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I have a problem that I more or less know the answer to (in an ad hoc way), but would really like to see it done in a systematic way. In spite of this, I will pose the question in quite a concrete way. Note: this question was previously posted on stackexchange.

Consider a two-dimensional random walk on $\mathbb Z^2$. Fix a finite subset $S$ of $\mathbb Z^2$ in which each element of $S$ has strictly positive $x$-coordinate and assign a probability measure $\mu$ to $S$ Write the location of the 2D walk as $(X_n,Y_n)$ and let $(X_{n+1},Y_{n+1})=(X_n,Y_n)+(u,v)$, where $(u,v)$ is a randomly chosen element of $S$, chosen with distribution $\mu$.

Let $T=\inf\lbrace n\colon X_n\ge M\rbrace$ for some (large) fixed $M$. I'm looking for a way to describe $Y_T$.

Here's what I think is the answer: Write $(U,V)$ for a random element of $S$, write $\bar U=\mathbb EU$ and $\bar V=\mathbb EV$ (here $\mathbb E$ is with respect to $\mu$). I expect that $Y_T$ will have a distribution (for large $M$) close to a normal distribution with mean $M\bar V/\bar U$ and variance $(M/\bar U)\mathbb E(V-U\bar V/\bar U)^2$.

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I am not sure what you mean by "systematic way". If you asked me to prove this statement, I would say that the hitting time $T$ is concentrated around $T_0=M/\bar{U}$ with variance of the same order. This means that I only have to check the value of $Y_{T_0}$, which has the average and variation you write, and then $|Y_T-Y_{T_0}| is about $T_0^{1/4}$ which is small compared to the standard deviation. –  Ori Gurel-Gurevich Jun 29 '12 at 7:12
    
Thanks @Ori. This is roughly the approach I was using. But I think that $|Y_T-Y_{T_0}|$ is of the order $T_0^{1/2}$ which is of the same order as the standard deviation. If you don't account for this, then the variance of $Y_T$ would be just $T_0$ times the variance of $V$, but I don't think this is right. I used the approximation $Y_T\approx Y_{T_0}-(\bar V/\bar U)(X_{T_0}-M)$ and then computed the variance of that quantity. I am seeking justification for that approximation. –  Anthony Quas Jun 30 '12 at 1:47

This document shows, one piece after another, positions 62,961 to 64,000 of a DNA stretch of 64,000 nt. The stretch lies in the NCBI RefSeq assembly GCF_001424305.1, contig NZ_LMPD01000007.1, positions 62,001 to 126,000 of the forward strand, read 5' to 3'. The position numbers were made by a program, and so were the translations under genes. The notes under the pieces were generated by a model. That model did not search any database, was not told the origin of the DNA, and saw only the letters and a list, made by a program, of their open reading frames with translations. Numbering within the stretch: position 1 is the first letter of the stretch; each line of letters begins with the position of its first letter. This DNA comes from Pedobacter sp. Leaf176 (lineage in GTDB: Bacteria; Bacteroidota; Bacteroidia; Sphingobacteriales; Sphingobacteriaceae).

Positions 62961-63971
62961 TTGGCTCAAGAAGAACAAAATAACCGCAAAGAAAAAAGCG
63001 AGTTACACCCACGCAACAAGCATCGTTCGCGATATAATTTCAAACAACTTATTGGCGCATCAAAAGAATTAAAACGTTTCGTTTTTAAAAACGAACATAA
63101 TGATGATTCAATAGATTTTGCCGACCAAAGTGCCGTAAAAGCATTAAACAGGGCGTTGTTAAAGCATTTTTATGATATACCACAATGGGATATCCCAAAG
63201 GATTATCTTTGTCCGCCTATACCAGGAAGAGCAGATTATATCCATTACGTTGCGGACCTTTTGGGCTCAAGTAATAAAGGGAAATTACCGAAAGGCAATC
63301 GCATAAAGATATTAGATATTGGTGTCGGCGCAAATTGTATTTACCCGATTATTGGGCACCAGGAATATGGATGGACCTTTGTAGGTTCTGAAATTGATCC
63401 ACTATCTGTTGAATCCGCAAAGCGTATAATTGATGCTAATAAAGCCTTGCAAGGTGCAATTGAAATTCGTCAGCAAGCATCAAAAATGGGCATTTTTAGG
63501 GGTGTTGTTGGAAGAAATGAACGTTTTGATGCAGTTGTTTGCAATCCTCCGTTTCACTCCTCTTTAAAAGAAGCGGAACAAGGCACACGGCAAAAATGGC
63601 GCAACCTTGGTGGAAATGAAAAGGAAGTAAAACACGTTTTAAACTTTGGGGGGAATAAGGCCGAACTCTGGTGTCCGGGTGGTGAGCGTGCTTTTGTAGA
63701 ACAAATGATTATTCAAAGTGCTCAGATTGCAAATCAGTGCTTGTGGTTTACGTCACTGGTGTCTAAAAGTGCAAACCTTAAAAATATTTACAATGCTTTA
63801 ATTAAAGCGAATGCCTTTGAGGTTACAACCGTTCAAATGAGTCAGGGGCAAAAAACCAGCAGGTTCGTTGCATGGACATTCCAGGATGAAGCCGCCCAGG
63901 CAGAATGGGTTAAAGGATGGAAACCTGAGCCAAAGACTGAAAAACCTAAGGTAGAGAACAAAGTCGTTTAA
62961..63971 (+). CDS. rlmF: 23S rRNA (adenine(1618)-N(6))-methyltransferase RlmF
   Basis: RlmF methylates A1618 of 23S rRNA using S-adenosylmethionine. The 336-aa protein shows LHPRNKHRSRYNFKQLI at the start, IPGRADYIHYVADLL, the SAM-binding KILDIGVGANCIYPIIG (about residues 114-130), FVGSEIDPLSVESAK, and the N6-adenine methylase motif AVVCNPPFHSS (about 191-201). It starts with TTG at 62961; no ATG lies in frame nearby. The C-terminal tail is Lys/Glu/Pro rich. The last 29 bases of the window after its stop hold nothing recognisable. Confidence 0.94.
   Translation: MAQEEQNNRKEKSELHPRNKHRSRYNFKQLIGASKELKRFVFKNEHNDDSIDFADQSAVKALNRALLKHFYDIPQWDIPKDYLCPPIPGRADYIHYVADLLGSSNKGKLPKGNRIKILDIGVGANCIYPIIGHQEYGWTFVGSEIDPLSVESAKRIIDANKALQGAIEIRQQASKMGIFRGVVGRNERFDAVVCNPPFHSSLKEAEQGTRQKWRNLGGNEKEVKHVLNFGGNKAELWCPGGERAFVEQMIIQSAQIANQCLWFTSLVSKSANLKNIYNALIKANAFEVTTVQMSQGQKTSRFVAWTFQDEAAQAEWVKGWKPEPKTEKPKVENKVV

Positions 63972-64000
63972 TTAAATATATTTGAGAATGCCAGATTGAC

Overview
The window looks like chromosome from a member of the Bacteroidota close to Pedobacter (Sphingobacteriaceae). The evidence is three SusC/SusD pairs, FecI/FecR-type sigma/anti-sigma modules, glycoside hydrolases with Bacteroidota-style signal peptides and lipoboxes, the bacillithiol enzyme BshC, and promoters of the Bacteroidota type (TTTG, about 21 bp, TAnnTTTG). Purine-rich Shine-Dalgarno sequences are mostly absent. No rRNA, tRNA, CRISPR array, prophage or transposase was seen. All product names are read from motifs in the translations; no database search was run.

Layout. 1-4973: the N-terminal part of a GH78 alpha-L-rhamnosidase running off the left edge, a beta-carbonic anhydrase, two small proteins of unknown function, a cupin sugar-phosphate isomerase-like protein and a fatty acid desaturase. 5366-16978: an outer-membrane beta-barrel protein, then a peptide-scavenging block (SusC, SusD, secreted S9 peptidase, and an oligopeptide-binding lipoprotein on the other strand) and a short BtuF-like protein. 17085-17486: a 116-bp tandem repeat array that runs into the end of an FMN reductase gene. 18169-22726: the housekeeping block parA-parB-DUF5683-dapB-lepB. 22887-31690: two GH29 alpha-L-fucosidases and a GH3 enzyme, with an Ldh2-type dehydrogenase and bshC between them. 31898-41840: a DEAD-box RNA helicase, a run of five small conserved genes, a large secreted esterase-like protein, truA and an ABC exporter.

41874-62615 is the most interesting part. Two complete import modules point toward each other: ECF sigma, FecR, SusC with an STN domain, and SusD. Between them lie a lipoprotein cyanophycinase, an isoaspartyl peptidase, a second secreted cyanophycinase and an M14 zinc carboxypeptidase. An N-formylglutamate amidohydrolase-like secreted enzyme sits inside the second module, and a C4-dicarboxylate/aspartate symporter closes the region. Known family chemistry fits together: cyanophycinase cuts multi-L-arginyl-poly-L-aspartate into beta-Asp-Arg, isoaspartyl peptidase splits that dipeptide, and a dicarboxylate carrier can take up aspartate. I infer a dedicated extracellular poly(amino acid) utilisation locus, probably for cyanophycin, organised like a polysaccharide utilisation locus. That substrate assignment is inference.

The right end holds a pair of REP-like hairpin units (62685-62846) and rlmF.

You're right about the exponent being $\frac12$, I was thinking about the case where $\bar{V}=0$. You can get the result you want in a more systematic way defining $Y'_t=Y_t - t \bar{V}$ which is a martingale. I will write a more complete answer later. –  Ori Gurel-Gurevich Jun 30 '12 at 20:39
    
Thanks @Ori - this sounds like exactly the kind of thing that I was hoping for in posing the question –  Anthony Quas Jun 30 '12 at 21:05
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You can get a CLT for $Y_T$ directly as well. If $s=M/\bar{U}$ is the approximate hitting time, then $X_s,Y_s$ are a Gaussian vector, and $|M-X_s|=O(\sqrt{M})$ (all $O(\cdot)$ are in distribution). Given $X_s$ we know $T-s$ up to $O(M^{1/4})$, and therefore also know $Y_T-Y_s$ up to $O(M^{1/4})$.

There is a slight delicate point here: If $X_s<M$ the additional steps are independent and you just use use the LLN for them. If $X_s>M$ they depend on the first $s$ steps. You can justify this case either by a large deviation estimate (not much more than the LLN is needed), or by using $s'=(1-\epsilon)s$ instead of $s$, and then $X_s < M$ whp.

I hadn't carried out the computation, but your formula for the variance seems plausible. In any case, you have that $(X_s,Y_s)$ is Gaussian and $Y_t$ is a projection of that in a fixed direction, so is also Gaussian.

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Thanks a lot @Omer. I'm trying to parse the second paragraph. Were you saying if $X_s>M$, then $Y_T-Y_s$ depends on the first $s$ steps? –  Anthony Quas Jul 2 '12 at 0:32
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